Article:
Nigeria Boko Haram attack and girls abduction
The Nigerian people have been staging protests following the abduction of 276 schoolgirls four weeks ago. Reuters

Three Nigerian schoolgirls who were abducted by Islamist militant group Boko Haram have described how they managed to escape their captors.

The unnamed schoolgirls, who were among the 276 children kidnapped in April, revealed that after being snatched from their boarding school, they were transported in a convoy of lorries to the forest.

One of the girls revealed she was shot at by a gunman as she fled, having been sent to fetch water.

Another revealed how she and a friend jumped from one of the moving lorries as it slowed down. They spent a night in the bush before making their way back to their village, Chibok.

Nigerian Schoolgirls
The schoolgirls recounted the story of their escape from the Boko Haram captors.

"They took us away in a convoy of lorries," explained one of the girls. "We travelled through the night before reaching the final destination in the forest. The following day we were sent to fetch water. That was when we seized the opportunity and bolted.

"Even when they were shooting at us, we took the chance and God helped us arrive in Chibok two days later," she said.

The second girl added: "They threatened to shoot anyone who tried to escape. As the vehicle slowed down along the road I jumped down with my friend. We spent the night in the bush and trekked back to Chibok the next day."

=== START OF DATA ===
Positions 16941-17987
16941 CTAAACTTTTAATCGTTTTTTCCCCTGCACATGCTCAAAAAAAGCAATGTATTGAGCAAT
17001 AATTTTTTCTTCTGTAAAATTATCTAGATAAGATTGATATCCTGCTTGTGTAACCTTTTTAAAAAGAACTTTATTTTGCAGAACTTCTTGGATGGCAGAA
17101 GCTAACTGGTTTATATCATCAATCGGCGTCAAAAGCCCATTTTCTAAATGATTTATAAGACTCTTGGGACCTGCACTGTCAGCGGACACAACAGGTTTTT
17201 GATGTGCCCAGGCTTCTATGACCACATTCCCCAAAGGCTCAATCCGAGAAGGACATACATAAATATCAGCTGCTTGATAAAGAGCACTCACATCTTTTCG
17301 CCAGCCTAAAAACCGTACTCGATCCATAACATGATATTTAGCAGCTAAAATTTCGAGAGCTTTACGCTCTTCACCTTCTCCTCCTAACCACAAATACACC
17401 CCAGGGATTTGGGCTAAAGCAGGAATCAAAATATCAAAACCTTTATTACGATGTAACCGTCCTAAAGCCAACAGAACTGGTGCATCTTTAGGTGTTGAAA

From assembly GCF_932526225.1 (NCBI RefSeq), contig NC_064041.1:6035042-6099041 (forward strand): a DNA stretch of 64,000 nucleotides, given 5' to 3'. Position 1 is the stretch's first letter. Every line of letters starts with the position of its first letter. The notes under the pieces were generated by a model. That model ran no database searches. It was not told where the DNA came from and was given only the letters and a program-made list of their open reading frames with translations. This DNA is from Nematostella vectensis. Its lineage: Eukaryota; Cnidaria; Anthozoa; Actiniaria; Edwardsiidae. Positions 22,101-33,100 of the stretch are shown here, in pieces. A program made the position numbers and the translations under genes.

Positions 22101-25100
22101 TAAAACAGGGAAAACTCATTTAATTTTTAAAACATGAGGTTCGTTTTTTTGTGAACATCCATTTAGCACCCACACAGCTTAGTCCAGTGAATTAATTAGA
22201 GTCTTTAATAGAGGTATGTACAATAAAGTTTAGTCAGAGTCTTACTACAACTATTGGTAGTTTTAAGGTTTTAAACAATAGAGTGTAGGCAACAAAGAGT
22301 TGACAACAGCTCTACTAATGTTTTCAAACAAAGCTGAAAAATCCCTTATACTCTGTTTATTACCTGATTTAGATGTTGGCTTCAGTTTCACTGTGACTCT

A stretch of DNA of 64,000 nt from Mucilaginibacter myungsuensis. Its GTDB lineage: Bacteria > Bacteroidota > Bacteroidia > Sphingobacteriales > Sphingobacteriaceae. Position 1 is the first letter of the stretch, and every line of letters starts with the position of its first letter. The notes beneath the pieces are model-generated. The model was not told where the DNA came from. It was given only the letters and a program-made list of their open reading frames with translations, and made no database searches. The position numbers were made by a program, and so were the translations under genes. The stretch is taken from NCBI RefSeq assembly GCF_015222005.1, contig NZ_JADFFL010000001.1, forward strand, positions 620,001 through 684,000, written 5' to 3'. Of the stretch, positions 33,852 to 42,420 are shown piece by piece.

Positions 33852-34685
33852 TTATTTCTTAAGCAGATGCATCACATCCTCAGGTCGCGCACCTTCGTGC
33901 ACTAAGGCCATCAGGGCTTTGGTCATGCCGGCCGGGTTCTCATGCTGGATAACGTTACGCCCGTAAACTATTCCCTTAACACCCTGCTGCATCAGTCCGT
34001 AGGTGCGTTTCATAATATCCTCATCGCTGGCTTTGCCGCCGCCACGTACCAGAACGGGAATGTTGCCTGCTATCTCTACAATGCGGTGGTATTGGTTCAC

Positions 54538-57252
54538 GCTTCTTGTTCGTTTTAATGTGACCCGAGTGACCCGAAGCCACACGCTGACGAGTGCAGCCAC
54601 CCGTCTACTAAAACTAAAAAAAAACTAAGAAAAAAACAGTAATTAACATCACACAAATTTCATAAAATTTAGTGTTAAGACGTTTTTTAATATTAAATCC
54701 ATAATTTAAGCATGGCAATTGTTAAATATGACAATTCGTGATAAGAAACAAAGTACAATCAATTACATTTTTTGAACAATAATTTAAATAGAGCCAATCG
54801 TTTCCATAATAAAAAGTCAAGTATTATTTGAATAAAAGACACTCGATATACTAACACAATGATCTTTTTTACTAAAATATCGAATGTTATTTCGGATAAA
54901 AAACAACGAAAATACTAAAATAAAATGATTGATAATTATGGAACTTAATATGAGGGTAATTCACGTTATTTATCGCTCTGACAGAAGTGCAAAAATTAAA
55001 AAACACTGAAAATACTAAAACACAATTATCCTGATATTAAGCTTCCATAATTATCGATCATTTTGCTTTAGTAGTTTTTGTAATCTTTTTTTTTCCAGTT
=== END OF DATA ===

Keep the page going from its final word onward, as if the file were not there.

The girls' accounts came as it was reported that the 276 kidnapped girls had been split into four groups, complicating the search to find them.

The US, France and China have offered their support in the search for the schoolgirls who have been missing for four weeks.

The US is reportedly sending FBI agents to join a US military team in the search, while UK Special Air Service will assist Nigerian officers in attempting to intercept voice communications across large areas of the Nigerian jungle.

Canada also recently offered to provide the Nigerian government with surveillance equipment and technical expertise in the hunt for the missing schoolgirls.

The UK has sent a group of intelligence experts, while air and satellite surveillance is to be extended to the neighbouring countries of Cameroon, Chad and Niger amid fears the girls may be trafficked across the border to be sold as slaves.

The leader of Boko Haram, Abubakar Shekau, has threatened to sell the girls "on the market".

Their kidnap triggered international condemnation and led to a high-profile campaign calling for their release.

Michelle Obama
Michelle Obama shows her support for the Twitter campaign to rescue the kidnapped Nigerian schoolchildren via Twitter

US First Lady Michelle Obama used Barack Obama's weekly presidential address to express her outrage and heartbreak for mass abductions.

Taking the place of US President Barack Obama on the weekly radio and internet presidential address, Mrs Obama described the mass abductions as an "unconscionable act" by grown men attempting to "snuff out the aspirations of young girls".

Earlier this week, Mrs Obama tweeted a picture of herself in the White House holding a sign featuring the hashtag #BringBackOurGirls.

The hashtag, which was created by Nigerian lawyer Ibrahim Musa Abdullahi, has been retweeted nearly 2 million times. A series of high-profile names, including former US Secretary of State Hillary Clinton, have also given their support to the social media campaign.

Protesters demonstrated at Nigeria's parliament in the capital city Abuja on 30 April and another mass rally took place outside the Nigerian Defence Headquarters in Abuja on 6 May.

Protests also took place in London, New York and Los Angeles, with further demonstrations planned in South Africa, Jamaica and Switzerland.

Prime Minister David Cameron told Sky News the abduction is "a ghastly situation, an act of pure evil".